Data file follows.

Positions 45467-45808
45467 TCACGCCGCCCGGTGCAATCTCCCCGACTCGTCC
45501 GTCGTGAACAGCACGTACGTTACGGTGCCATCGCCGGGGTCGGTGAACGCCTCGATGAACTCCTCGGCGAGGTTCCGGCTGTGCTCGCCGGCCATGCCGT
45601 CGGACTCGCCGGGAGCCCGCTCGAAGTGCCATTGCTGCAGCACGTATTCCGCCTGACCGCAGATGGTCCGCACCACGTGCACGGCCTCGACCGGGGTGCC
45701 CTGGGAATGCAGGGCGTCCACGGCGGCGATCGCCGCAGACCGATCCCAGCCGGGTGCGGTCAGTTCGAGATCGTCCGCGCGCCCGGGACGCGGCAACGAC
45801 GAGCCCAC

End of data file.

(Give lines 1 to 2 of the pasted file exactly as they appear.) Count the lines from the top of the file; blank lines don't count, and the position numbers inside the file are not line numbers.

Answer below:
Positions 45467-45808
45467 TCACGCCGCCCGGTGCAATCTCCCCGACTCGTCC